Gandhiji's Revolutionary Genius
What was Gandhi? The question is not easy to answer. Gandhi was neither a prophet, nor a philosopher nor a priest. He was not a giant among pygmies, towering above common humanity. Nor was he a semi-God come down upon earth to live with children of men. Gandhi was above all a normal, unlabelled, uncommitted human being. The most surprising fact about human situation has been that a normal human being is the rarest phenomenon.
Gandhi: A Normal man
Gandhi was normal of men. That is why he is looked upon as the most extraordinary specimen of our species. Gandhi was universal. He belonged nowhere in particular, because he belonged everywhere. Such a man cannot be measured, weighed or estimated. He is 'the measure of all things.'
Gandhi's friend and co-worker in South Africa, Henry S. L. Polak, once wrote that "Gandhi's was an elusive personality. You could not place him. As you tried to point your finger at him and say, 'this is he', 'here he is', he would have gone a long way further in his search of truth". Gandhi was thus a essentially a seeker of truth. He was a multi-dimensional genius and it did not lend itself to an easy analysis. Gandhi was 'normal' in the truest sense of that term.
Gandhi: not a philosopher nor a politician
Gandhi was not a philosopher, nor a politician. He was not religious in the traditional sense. Because, he was an humble seeker after truth. He could not have founded a school or propounded a philosophy. Some one has likened philosophy to the 'search by a blind man, in a dark room, on a dark night, of a black cat, which is not there.' Philosophy or doctrine is not the truth. At best, it is our view of the Truth. The fact is that we very often see but one side of an object.
Truth brought Gandhi to nonviolence
That is why Gandhi insisted that Truth was God instead of continuing to maintain that God was Truth. For, there is the God of Hindus, the Muslims, the Christians, the Parsees, the Jews-one God pitted against another. This gives rise to creeds, doctrines and denominations. Truth is not denominational. Truth unites. It does not divide. That which unites is godly. That which divides is diabolic. There can be no compulsion, no coercion, in the search of Truth. The seeker after Truth is eager to appreciate another's point of view. The freedom to think is the freedom to think differently. You can cut a man's head, but not his thought. Thus, nonviolence is only the other aspect of the sterling coin of truth. Gandhi came by it in his search for Truth.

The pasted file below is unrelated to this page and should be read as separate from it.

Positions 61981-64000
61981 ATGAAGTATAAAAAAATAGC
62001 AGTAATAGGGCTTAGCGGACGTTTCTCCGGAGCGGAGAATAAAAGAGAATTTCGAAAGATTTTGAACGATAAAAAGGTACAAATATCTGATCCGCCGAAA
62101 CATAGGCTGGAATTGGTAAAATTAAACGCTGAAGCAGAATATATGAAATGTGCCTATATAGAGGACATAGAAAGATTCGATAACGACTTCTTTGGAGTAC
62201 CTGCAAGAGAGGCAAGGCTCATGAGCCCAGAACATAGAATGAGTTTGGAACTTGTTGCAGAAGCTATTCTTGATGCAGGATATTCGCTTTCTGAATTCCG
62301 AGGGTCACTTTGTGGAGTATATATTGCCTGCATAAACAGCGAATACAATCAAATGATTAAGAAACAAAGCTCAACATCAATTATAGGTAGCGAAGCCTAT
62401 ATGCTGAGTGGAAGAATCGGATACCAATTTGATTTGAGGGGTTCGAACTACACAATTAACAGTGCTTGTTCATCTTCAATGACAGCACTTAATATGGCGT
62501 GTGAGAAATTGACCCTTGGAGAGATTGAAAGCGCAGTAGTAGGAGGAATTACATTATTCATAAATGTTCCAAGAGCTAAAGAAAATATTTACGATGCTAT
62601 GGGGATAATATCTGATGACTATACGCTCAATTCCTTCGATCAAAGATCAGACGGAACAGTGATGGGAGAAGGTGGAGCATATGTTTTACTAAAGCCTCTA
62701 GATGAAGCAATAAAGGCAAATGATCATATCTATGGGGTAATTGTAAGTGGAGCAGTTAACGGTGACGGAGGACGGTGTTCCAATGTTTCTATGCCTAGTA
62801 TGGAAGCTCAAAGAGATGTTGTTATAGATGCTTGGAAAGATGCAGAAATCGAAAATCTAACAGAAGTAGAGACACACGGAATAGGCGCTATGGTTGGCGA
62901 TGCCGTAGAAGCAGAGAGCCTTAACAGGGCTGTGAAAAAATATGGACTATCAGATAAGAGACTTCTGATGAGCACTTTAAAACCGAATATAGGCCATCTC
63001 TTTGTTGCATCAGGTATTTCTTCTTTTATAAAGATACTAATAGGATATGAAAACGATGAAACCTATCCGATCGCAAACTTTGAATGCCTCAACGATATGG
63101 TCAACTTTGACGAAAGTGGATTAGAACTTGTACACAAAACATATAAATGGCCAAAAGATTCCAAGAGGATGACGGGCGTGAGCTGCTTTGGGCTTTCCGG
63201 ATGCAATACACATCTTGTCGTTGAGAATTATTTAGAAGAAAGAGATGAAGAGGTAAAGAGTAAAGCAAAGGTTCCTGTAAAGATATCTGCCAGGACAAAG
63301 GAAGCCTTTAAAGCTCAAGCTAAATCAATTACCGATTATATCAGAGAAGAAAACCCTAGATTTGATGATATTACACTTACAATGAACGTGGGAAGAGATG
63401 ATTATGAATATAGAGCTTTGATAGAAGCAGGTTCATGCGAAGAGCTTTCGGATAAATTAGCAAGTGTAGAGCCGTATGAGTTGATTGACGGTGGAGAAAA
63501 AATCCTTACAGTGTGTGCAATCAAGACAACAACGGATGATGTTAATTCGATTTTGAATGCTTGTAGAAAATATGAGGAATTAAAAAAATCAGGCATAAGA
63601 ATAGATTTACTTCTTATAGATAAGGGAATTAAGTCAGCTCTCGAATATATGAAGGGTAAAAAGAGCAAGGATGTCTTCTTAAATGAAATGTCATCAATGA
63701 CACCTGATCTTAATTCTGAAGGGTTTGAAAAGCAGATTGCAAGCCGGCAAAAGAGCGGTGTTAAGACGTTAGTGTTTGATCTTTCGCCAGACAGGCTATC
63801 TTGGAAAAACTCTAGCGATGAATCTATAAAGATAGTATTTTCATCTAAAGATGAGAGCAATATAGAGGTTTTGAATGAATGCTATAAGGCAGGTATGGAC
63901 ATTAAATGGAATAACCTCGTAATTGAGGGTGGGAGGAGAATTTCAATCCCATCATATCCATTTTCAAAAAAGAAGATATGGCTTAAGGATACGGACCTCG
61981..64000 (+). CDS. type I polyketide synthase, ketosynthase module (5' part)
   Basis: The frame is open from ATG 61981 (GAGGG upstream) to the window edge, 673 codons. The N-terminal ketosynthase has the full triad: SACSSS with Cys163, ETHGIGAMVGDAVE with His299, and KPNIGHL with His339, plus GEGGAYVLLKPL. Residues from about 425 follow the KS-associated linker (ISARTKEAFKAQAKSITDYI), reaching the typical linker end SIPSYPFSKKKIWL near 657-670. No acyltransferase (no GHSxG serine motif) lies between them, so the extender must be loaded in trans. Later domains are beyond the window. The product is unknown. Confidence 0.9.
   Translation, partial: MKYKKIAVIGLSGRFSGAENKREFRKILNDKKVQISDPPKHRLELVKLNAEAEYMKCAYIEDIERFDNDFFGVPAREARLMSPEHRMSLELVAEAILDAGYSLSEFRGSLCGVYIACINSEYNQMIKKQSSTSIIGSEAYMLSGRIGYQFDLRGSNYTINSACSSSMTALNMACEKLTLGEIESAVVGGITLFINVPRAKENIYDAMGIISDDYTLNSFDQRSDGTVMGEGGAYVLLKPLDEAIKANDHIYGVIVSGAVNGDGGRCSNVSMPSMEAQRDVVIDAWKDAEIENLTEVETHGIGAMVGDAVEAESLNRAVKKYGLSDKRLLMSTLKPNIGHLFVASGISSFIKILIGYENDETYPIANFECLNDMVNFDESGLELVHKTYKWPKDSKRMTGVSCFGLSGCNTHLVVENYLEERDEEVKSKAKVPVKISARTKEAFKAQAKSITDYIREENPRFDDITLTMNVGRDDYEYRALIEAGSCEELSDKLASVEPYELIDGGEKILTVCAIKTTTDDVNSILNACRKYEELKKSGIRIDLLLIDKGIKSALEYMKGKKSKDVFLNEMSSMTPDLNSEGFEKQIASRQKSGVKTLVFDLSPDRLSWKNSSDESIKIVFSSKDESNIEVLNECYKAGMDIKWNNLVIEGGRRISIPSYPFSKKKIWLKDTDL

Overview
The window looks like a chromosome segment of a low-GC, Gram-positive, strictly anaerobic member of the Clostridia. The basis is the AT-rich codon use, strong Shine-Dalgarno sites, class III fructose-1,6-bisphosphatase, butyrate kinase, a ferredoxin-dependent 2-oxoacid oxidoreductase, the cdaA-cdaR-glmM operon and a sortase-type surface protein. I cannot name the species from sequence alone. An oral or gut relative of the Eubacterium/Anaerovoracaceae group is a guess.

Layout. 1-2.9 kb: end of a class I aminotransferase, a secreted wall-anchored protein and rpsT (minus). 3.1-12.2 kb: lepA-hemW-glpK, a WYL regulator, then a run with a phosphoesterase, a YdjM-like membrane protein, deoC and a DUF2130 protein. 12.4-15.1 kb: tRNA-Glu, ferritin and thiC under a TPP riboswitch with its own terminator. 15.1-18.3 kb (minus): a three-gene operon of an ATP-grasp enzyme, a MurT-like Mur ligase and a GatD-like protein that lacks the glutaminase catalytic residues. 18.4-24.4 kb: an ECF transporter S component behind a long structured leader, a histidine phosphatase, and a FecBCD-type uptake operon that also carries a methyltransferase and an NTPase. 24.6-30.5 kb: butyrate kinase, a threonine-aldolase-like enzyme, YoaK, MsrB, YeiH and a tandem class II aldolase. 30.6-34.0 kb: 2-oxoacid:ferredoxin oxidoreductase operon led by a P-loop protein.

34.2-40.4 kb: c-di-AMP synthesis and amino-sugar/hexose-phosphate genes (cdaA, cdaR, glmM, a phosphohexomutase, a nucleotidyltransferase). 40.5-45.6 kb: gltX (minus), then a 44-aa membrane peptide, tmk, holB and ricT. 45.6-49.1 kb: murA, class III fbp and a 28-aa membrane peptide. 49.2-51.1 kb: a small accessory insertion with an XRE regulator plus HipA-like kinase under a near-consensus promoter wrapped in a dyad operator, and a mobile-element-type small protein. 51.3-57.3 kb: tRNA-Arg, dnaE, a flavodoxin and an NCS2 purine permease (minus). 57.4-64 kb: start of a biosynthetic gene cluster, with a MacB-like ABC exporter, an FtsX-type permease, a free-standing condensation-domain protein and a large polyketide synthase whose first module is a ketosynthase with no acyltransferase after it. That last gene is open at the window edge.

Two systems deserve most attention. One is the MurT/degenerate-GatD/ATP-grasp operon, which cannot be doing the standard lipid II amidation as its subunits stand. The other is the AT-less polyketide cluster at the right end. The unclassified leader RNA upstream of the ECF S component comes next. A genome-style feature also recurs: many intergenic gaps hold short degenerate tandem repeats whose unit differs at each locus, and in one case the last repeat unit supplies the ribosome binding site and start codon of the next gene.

Identification with all mankind
Such a man is humble. He 'inherits the earth', not in the sense in which the world conquerors, the Alexanders and the Caesors of history, sought to inherit it; hut in the sense: in which the great benefactors of human race have actually inherited it. The Alexanders and Caesors wanted co contain the earth in their own inflated identity. 'The lion and the lamb are one when the lamb is inside the lion. But, the great benefactors of humanity tried to identify themselves with all mankind. It is, as it were, the lion entering the herd of the lamb. This is love, the very content of life. This is non-violence. It is not a doctrine, nor a theory, nor a philosophy. It is in this sense that Gandhi put forth the moral proposition that 'the lamb should leap into the jaws of the lion' to win him over.
Satyagraha: Boundless love and compassion
This principle of nonviolence of the dauntless and valiant Gandhi introduced in his technique of resistance to evil and untruth. His 'Satyagraha' is active and positive resistance inspired by boundless love and compassion. It is cooperation in its most sublime form. It opposes the sin, not the sinner; the evil, not the evil-doer. The physician kills the disease and heals the diseased man. He does not put an end to the man in order to eradicate the malady. The physician has no enemy.
Suffering: the essence of Satyagraha
In the Lexicon of men like Gandhi the word 'enemy' is not to be found. For such there is no 'enemy', there is only an 'erring brother'. Gandhi identified himself with the evil-doer, the sinner. Much like Jesus, who atoned for the sins of all men, Gandhi tried to suffer and expiate for the wrong done by his brother. It was his to suffer and sacrifice in his attempt to resist evil; not to inflict suffering or sacrifice on others. This is the essence of Satyagraha.
A man seeks justice for others, but pardon for himself. Gandhi, on the other hand, wanted forgiveness for others and justice for himself. Did not Jesus pray for forgiveness for those who crucified him?
Affection for the evil-doer
Gandhi's Satyagraha is a characteristic manifestation of this spirit of identification. It expressed itself in the form of non-violence of the valiant and dauntless. Satyagraha is not non-resistance. It is positive and active resistance to evil. It is inspired by love. It is cooperation in its most sublime form. It looks upon the blemishes of others as one's own. It therefore resists evil out of affection for the evil-doer.
We often find that a mans philosophy is nobler than his deeds. In Gandhi's case, his deeds were nobler than his precepts. Some one has defined a saint as 'a sinner edited and revised.' This is true of Gandhi in a special sense.
Love thy neighbour